Companies are nearly midway through earnings reporting season, and results have generally been better than the dismal expectations that analysts had coming into it. A government report on Friday also showed that U.S. economic growth slowed in the spring, but it was still better than economists expected.
All the reports are emblematic of an economy that's strengthening but still shadowed by a pile of concerns, which only bolsters investors' expectations for the Federal Reserve to cut interest rates at its meeting next week. It would be the first cut in more than a decade, when the Fed was trying to shock the economy out of the Great Recession.
The S&P 500 index rose 22.19 points, or 0.7%, to 3,025.86 and passed its prior record set on Wednesday. The Dow Jones Industrial average gained 51.47, or 0.2%, to 27,192.45, and the Nasdaq composite also set a record after jumping 91.67 points, or 1.1%, to 8,330.21.
Friday's report on the U.S. economy showed that consumer spending remains strong, and employers continue to add jobs every month. But businesses are hesitant to invest, and manufacturing worldwide has slowed amid President Donald Trump's trade war. Inflation also remains low.
Lower interest rates could boost economic activity and goose inflation higher. Investors also see them as a shot of adrenaline for stocks and other risky investments. The European Central Bank earlier this week held its key interest rate steady, but it made clear that more stimulus is on the way.
In the United States, investors think there's virtually 100% certainty that the Fed will cut its benchmark short-term rate on Wednesday, likely by a quarter of a percentage point from its current range of 2.25% to 2.50%.
"Any time you hit a record high, you ask: Is this justified?" said David Joy, chief market strategist at Ameriprise. "Well, it's justified based on the easing cycle that central banks are on, and the absolute level of earnings helps. But growth is sluggish and moderating, earnings are flattish and we've got this overhang of, let's call it geopolitical uncertainty. We say, 'Let's be a little cautious here.'"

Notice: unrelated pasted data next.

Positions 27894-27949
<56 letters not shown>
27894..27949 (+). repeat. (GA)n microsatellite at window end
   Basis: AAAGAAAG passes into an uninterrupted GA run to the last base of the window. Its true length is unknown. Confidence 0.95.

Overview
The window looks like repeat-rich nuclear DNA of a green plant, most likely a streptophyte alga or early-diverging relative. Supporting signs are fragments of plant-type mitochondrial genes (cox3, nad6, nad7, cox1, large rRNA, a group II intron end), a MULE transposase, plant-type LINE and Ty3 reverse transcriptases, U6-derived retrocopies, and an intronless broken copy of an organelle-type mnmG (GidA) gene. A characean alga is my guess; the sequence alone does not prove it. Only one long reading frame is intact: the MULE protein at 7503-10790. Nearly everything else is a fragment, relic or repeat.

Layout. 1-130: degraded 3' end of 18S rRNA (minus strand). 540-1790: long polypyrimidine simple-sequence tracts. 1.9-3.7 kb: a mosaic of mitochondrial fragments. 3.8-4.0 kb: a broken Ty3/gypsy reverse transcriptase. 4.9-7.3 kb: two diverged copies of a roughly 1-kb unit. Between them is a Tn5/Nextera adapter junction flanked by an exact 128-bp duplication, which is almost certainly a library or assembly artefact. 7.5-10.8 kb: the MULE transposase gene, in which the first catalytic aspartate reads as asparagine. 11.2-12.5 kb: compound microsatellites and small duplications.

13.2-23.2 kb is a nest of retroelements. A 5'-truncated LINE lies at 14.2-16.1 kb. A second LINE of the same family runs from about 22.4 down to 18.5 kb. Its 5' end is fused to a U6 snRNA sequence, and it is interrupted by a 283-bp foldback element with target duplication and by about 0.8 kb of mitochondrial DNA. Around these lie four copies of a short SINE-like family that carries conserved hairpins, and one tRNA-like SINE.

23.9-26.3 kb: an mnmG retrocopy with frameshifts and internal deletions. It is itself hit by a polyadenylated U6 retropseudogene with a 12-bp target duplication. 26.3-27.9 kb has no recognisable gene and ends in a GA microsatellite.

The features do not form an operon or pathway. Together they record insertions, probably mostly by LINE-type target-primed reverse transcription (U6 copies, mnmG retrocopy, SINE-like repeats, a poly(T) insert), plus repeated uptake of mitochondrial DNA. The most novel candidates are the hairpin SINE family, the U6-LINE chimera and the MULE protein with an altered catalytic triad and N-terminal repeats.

If S&P 500 companies are able to report flat earnings growth for the second quarter, it would be a small victory. Analysts came into this earnings reporting season expecting a drop of roughly 3% in earnings per share for S&P 500 companies, according to FactSet.
So far this earnings season, about 44% of companies in the S&P 500 have already reported, and their earnings per share have been up a little more than 1% from year-ago levels. That means analysts are now forecasting a more modest drop for the S&P 500 index overall, closer to 2%.
Alphabet, Google's parent company, soared to one of the biggest gains in the S&P 500 Friday after it joined the list of companies reporting stronger-than-expected profits. It also allayed investors' concerns about advertising trends after reporting stronger revenue growth than Wall Street forecast. Alphabet shares surged 9.6% for their best day in four years.
Sprint and T-Mobile US also jumped after the Justice Department approved their merger, despite fears that the deal could bring higher prices and less competition for customers. Sprint rose 7.4%, and T-Mobile US gained 5.4%.
Treasury yields held relatively steady, as investors continue to settle on expectations for the Federal Reserve to cut short-term rates by only a quarter of a percentage point next week, rather than the half-point cut that some investors were anticipating earlier.
The 10-year Treasury yield remained at 2.07%. The two-year yield, which is more influenced by the Fed's movements, rose to 1.86% from 1.84% late Thursday.
In overseas markets, the French CAC 40 rose 0.6%, the German DAX gained 0.5%. and the FTSE 100 in London climbed 0.8%. Japan's Nikkei 225 slipped 0.5%, the South Korean Kospi fell 0.4% and the Hang Seng in Hong Kong lost 0.7%.
Benchmark U.S. oil rose 18 cents to settle at $56.20 a barrel. Brent crude, the international standard, rose 7 cents to $63.46 a barrel. Wholesale gasoline fell 1 cent to $1.87 per gallon. Heating oil declined 1 cent to $1.90 per gallon. Natural gas fell 7 cents to $2.17 per 1,000 cubic feet.
Gold rose $4.60 to $1,418.50 per ounce, silver fell 1 cent to $16.33 per ounce and copper fell 2 cents to $2.68 per pound.
The dollar fell to 108.71 Japanese yen from 108.73 yen on Thursday. The euro strengthened to $1.1126 from $1.1144.